Serbia's historical image is distorted, says adviser to the President of the Republic Srdjan Saper, and it's hard to tell whether all these distortions could be set right. This is why we, probably more than others, need a new truth about our country that would place the old one down on the ladder of memory, he adds. And all Saper's efforts are in the service of such denial - by endeavoring to promote Serbia through its sports successes or music he and like-minded people are after presenting it to the world as a normal and appealing country.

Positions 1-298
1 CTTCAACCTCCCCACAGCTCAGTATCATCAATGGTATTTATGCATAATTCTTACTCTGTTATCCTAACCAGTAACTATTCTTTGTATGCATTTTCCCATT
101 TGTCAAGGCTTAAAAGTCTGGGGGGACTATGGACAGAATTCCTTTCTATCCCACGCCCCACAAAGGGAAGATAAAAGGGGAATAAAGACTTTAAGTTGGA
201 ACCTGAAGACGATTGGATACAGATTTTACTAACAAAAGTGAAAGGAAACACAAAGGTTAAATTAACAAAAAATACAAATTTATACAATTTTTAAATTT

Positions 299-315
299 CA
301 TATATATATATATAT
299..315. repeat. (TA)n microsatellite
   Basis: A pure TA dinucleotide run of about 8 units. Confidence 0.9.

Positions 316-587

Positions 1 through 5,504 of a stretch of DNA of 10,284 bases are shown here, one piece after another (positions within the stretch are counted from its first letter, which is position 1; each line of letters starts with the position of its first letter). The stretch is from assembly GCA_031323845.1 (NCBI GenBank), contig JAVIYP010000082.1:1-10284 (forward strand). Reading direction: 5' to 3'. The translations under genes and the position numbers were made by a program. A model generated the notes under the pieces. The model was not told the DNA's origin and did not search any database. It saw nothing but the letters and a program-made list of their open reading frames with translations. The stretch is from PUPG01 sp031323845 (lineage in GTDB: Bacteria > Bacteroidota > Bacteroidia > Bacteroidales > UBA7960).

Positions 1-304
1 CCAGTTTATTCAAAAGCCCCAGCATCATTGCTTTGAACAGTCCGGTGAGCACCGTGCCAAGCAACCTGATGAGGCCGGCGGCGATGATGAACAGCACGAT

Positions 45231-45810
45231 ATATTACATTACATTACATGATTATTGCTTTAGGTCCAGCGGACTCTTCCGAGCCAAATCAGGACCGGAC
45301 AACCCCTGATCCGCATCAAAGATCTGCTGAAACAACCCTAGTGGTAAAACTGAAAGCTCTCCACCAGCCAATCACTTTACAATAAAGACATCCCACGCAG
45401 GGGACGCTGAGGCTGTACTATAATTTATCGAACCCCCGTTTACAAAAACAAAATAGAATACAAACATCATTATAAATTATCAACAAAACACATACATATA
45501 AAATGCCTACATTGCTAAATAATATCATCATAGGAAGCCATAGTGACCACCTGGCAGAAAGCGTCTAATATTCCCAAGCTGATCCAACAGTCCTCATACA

The crimes of the 1990s have created new identities and new relations among nations in the ex-Yugoslav territory - and this is what the policy of denial could never change. Serbia's mainstream denies the facts about the crimes and moral consequences of these crimes, whereas other nations, especially Bosniaks, expect some kind of recognition from Serbia. Historical truth and historical justice are obviously imperative to the entire region that badly needs a minimum of mutual trust at least and the hope that the past would be overcome in foreseeable future. The attitude towards ICTY has become a part of Serbia's mainstream political culture - which is in fact the culture of denial and moral indifference. This culture practically hampered the impact many of ICTY verdicts, mostly those dealing with crimes Serbs committed against Bosniaks, on the Serbian society.